The number of deaths related to benzodiazepines remained high but relatively stable, with 366 deaths registered in 2015 compared to 372 the previous year. However, in nine out of 10 benzodiazepine deaths another more potent drug, such as heroin, is also mentioned.
The MDU has reviewed the last six years of advice and claims cases which centre on either opiate or benzodiazepine medication. Most cases relate to coroner's inquiries and inquests which would fit with the significant number of drug-related deaths identified nationally.
Many cases are of suspected suicide and, in keeping with the ONS figures, there may be more than one type of drug involved in the death.
In 59 cases, complaints arose either from an allegation of a failure to prescribe the drug when requested, or that the drug was prescribed and the patient subsequently developed an addiction. It is not unusual for these complaints to come from a relative of the patient, rather than the patient themselves.
Such complaints may also include concern about the level of support provided to a patient to deal with their addiction. Other allegations were that clinical symptoms were mistakenly attributed to a patient's drug addiction, and that another condition was missed or a diagnosis delayed as a result.
Between 2010 and 2016 we settled 11 claims on behalf of members relating to benzodiazepines and other addictive drugs. Almost £750,000 was paid out in damages and legal costs for those settled claims. The highest amount paid in a settlement was around £400,000 but most cases were settled for less than £50,000.
In addition to claims, complaints and coroners files the MDU has also provided ethical advice on a diverse range of topics related to these addictive drugs. In particular this includes the disclosure of patient prescribing information to third parties, such as safeguarding teams, the police, the DVLA or the patient's employer.
The GMC's guidance Good practice in prescribing and managing medicines and devices indicates that you should only prescribe medicines if you have an adequate knowledge of the patient's health and you are satisfied that they serve the patient's needs.
If a patient asks for medication that you don't think will benefit them, you do not have to provide it. You should explain your reasons to the patient and any other available options, including seeking a second opinion.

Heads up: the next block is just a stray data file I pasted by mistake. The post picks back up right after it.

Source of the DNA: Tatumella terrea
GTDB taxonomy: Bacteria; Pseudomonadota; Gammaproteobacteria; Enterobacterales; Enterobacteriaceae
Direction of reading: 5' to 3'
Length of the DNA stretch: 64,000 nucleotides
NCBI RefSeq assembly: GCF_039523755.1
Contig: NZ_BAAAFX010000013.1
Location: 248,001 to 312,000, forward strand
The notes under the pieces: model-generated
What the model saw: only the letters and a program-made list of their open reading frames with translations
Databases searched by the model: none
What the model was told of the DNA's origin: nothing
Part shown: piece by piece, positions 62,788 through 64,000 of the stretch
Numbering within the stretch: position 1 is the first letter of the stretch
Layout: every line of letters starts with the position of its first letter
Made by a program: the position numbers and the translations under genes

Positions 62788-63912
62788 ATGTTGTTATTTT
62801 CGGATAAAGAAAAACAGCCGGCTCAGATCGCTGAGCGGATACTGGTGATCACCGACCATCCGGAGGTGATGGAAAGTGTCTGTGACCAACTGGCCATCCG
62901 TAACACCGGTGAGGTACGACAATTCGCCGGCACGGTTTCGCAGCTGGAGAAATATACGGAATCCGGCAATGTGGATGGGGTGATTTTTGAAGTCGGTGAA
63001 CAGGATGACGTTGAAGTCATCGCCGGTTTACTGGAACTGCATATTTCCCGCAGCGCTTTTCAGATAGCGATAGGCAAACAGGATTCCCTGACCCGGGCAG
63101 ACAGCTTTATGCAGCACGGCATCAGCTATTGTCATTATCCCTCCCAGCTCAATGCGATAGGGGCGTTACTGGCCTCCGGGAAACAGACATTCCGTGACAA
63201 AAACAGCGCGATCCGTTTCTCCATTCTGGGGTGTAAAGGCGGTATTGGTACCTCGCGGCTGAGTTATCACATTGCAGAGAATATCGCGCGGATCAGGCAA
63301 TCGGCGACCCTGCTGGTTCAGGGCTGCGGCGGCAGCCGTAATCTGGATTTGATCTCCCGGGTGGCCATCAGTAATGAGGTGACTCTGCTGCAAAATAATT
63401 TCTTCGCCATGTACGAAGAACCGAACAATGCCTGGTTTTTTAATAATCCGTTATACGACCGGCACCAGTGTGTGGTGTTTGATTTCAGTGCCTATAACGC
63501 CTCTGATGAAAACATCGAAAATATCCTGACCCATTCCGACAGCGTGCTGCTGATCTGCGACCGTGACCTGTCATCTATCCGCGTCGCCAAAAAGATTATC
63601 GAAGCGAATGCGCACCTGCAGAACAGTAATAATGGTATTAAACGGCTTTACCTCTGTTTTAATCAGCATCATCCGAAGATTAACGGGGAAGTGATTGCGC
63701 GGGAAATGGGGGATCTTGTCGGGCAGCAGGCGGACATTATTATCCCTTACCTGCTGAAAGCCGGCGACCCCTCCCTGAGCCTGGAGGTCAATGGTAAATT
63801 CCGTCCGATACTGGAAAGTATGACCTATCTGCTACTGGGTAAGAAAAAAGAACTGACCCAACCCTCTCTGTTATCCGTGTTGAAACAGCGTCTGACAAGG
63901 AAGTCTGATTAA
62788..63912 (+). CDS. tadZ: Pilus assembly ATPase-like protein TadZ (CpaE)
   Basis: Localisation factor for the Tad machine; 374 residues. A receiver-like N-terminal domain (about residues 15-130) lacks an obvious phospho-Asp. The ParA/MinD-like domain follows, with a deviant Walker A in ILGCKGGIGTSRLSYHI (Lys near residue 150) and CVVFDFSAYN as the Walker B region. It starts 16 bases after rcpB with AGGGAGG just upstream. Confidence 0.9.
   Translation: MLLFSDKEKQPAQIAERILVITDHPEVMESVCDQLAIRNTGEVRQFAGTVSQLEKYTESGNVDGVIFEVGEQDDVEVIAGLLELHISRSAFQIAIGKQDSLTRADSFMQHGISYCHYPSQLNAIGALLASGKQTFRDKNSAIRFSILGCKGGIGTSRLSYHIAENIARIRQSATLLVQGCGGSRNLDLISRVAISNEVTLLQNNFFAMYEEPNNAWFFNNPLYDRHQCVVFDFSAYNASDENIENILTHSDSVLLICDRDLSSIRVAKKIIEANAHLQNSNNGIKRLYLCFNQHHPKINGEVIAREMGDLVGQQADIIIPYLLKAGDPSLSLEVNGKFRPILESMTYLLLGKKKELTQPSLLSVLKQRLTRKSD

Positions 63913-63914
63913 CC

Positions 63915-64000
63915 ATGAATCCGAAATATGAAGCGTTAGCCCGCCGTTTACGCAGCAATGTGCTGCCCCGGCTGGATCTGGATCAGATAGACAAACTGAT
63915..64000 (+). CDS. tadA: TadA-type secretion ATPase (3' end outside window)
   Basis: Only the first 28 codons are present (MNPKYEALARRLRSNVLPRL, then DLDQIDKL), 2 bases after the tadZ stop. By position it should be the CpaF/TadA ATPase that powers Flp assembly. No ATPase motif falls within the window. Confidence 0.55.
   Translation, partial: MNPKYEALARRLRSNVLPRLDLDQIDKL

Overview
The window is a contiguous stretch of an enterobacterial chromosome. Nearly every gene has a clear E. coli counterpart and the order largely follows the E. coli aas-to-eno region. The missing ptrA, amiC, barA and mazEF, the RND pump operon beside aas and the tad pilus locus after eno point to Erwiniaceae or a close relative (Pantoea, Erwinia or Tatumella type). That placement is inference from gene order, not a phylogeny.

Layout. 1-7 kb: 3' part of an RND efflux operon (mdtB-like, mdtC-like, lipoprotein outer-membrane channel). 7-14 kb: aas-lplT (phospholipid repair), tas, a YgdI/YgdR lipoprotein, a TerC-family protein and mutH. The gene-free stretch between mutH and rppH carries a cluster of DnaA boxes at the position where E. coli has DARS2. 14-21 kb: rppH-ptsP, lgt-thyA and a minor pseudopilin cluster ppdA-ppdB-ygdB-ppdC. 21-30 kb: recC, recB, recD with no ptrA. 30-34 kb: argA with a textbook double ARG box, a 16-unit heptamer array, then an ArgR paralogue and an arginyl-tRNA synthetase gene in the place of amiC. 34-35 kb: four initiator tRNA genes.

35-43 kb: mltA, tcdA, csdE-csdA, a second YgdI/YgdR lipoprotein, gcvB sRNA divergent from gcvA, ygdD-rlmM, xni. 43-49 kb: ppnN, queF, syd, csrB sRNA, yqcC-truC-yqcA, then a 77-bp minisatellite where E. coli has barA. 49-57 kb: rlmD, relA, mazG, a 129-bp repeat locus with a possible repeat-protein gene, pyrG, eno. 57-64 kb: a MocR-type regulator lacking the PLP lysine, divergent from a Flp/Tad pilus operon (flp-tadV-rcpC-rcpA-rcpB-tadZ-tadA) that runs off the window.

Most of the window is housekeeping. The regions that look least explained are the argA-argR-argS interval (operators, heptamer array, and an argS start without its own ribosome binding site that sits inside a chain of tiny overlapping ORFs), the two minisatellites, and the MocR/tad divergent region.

The GMC also emphasises the importance of having systems in place to review medications, particularly if the medicines have common or serious side effects or if they are controlled drugs or another medicine that is commonly abused or misused.
We offer the following medico-legal advice when considering prescribing a potentially addictive medication:
- Be aware of the relevant NICE guidance including CG113, CG115 and CG159 and also review the BNF's guidance on prescribing drugs likely to cause dependence.
- If it is appropriate to prescribe a potentially addictive drug, clearly document the reason for the prescription, the alternatives considered, the duration of the treatment proposed and the side effects that have been explained to the patient.
- Make sure adequate systems are in place to review the medication and that at each review the appropriateness of the medication is reconsidered in line with the GMC's guidance.
- Be aware that patients who may appear to have drug seeking behaviour could have another underlying diagnosis. Make sure that you undertake a thorough history and examination and document this carefully in the medical records.
This guidance was correct at publication 24/10/2016. It is intended as general guidance for members only. If you are a member and need specific advice relating to your own circumstances, please contact one of our advisers.